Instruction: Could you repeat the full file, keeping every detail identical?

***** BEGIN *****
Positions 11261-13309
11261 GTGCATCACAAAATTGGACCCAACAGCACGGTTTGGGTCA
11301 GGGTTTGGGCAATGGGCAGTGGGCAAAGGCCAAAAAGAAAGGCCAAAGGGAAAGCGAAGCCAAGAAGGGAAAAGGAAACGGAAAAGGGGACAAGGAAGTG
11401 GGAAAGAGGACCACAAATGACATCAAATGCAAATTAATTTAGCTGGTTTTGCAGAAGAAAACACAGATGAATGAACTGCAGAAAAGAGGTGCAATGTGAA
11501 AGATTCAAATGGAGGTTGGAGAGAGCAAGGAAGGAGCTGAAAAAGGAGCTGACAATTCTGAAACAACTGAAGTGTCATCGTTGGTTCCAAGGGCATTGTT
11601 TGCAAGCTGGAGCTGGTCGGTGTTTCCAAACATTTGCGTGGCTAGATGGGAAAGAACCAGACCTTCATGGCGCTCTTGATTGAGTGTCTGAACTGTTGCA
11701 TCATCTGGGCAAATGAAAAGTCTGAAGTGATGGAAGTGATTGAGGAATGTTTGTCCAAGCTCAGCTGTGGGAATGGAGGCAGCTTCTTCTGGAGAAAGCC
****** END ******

Positions 11261-13309
11261 GTGCATCACAAAATTGGACCCAACAGCACGGTTTGGGTCA
11301 GGGTTTGGGCAATGGGCAGTGGGCAAAGGCCAAAAAGAAAGGCCAAAGGGAAAGCGAAGCCAAGAAGGGAAAAGGAAACGGAAAAGGGGACAAGGAAGTG
11401 GGAAAGAGGACCACAAATGACATCAAATGCAAATTAATTTAGCTGGTTTTGCAGAAGAAAACACAGATGAATGAACTGCAGAAAAGAGGTGCAATGTGAA
11501 AGATTCAAATGGAGGTTGGAGAGAGCAAGGAAGGAGCTGAAAAAGGAGCTGACAATTCTGAAACAACTGAAGTGTCATCGTTGGTTCCAAGGGCATTGTT
11601 TGCAAGCTGGAGCTGGTCGGTGTTTCCAAACATTTGCGTGGCTAGATGGGAAAGAACCAGACCTTCATGGCGCTCTTGATTGAGTGTCTGAACTGTTGCA
11701 TCATCTGGGCAAATGAAAAGTCTGAAGTGATGGAAGTGATTGAGGAATGTTTGTCCAAGCTCAGCTGTGGGAATGGAGGCAGCTTCTTCTGGAGAAAGCC